Alternative and experimental therapies of mycobacterium abscessus infections

Michal Meir, Daniel Barkan*

*Corresponding author for this work

Research output: Contribution to journalReview articlepeer-review

25 Scopus citations

Abstract

Mycobacterium abscessus is a non-tuberculous mycobacterium notoriously known for causing severe, chronic infections. Treatment of these infections is challenging due to either intrinsic or acquired resistance of M. abscessus to multiple antibiotics. Despite prolonged poly-antimicrobial therapy, treatment of M. abscessus infections often fails, leading to progressive morbidity and eventual mortality. Great research efforts are invested in finding new therapeutic options for M. abscessus. Clofazimine and rifabutin are known anti-mycobacterial antibiotics, repurposed for use against M. abscessus. Novel antimicrobials active against M. abscessus include delamanid, pretomanid and PIPD1 and the recently approved beta-lactamase inhibitors avibactam, relebactam and vaborbactam. Previously unused antimicrobial combinations, e.g. vancomycin–clarithromycin and dual beta-lactam therapy, have been shown to have synergistic effect against M. abscessus in experimental models, suggesting their possible use in multiple-drug regimens. Finally, engineered phage therapy has been reported to be clinically successful in a severe case of disseminated M. abscessus infection. While many of these experimental therapeutics have shown activity against M. abscessus in vitro, as well as in intracellular and/or animal models, most have little if any evidence of effect in human infections. Clinical studies of M. abscesssus treatments are needed to reliably determine the value of their incorporation in therapeutic regimens.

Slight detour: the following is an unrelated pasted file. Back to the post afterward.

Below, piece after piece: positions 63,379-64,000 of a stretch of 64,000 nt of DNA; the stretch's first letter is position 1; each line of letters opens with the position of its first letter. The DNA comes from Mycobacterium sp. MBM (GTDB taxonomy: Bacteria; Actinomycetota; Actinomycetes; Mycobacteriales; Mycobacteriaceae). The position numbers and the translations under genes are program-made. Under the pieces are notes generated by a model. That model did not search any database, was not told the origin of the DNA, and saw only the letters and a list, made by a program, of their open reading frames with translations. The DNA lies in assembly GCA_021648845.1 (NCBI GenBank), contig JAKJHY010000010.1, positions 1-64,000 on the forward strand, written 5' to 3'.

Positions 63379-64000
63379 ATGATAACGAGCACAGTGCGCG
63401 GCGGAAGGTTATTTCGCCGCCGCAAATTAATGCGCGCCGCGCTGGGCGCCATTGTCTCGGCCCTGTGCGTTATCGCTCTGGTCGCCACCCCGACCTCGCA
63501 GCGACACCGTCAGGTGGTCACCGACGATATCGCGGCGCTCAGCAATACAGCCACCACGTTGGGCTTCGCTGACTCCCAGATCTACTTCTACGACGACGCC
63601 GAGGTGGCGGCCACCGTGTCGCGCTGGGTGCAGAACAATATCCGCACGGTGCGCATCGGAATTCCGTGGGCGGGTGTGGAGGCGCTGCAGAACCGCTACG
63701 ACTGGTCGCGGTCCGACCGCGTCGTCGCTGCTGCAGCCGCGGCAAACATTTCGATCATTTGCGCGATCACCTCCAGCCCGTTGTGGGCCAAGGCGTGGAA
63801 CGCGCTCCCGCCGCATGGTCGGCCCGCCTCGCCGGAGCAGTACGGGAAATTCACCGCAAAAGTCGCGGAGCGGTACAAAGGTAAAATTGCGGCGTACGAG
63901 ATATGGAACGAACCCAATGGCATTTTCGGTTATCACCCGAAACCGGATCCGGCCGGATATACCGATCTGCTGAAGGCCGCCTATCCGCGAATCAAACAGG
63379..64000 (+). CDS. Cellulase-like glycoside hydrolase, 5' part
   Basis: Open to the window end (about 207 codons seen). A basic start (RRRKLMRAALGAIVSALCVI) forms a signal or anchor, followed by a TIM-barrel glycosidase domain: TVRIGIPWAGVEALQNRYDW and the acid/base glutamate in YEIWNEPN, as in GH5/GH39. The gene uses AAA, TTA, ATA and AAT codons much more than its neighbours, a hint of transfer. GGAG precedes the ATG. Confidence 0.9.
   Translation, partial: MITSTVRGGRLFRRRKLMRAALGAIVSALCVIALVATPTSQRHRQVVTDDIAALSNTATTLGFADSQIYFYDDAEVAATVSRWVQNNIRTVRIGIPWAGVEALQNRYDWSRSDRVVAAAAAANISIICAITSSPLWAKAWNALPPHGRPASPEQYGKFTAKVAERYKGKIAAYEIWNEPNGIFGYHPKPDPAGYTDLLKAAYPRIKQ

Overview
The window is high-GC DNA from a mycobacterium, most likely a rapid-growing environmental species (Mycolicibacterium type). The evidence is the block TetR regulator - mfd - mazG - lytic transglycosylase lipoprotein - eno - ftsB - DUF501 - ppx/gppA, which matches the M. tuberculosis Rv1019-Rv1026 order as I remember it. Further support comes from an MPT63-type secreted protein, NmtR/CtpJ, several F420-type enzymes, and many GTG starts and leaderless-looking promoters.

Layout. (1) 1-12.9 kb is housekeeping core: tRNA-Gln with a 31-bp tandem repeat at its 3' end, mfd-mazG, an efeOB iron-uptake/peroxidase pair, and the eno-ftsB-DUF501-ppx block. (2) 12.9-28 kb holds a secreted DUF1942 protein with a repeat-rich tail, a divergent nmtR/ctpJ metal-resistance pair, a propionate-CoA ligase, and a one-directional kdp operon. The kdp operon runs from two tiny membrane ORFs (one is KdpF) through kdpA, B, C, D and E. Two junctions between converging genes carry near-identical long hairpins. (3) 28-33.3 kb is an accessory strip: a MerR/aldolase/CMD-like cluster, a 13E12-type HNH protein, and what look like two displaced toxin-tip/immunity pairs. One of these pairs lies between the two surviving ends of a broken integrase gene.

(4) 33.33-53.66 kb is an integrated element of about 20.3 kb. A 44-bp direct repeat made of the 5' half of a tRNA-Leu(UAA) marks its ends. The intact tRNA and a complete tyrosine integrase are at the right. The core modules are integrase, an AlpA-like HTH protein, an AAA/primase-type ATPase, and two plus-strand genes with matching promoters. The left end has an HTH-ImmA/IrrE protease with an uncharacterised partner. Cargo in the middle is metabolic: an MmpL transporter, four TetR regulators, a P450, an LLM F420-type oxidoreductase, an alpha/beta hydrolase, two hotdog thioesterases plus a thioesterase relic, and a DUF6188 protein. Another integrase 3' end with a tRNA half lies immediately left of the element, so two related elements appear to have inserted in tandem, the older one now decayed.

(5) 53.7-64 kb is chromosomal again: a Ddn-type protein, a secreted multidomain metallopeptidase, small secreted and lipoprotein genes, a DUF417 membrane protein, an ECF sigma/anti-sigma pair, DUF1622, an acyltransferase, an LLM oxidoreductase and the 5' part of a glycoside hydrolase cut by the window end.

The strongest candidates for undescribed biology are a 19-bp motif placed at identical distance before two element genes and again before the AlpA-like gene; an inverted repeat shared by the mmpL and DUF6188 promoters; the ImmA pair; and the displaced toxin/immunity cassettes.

Original languageAmerican English
Article number6793
Pages (from-to)1-12
Number of pages12
JournalInternational Journal of Molecular Sciences
Volume21
Issue number18
DOIs
StatePublished - 2 Sep 2020

Bibliographical note

Publisher Copyright:
© 2020 by the authors. Licensee MDPI, Basel, Switzerland.

Keywords

  • Drug treatment
  • Experimental therapy
  • Mycobacterium abscessus
  • Review

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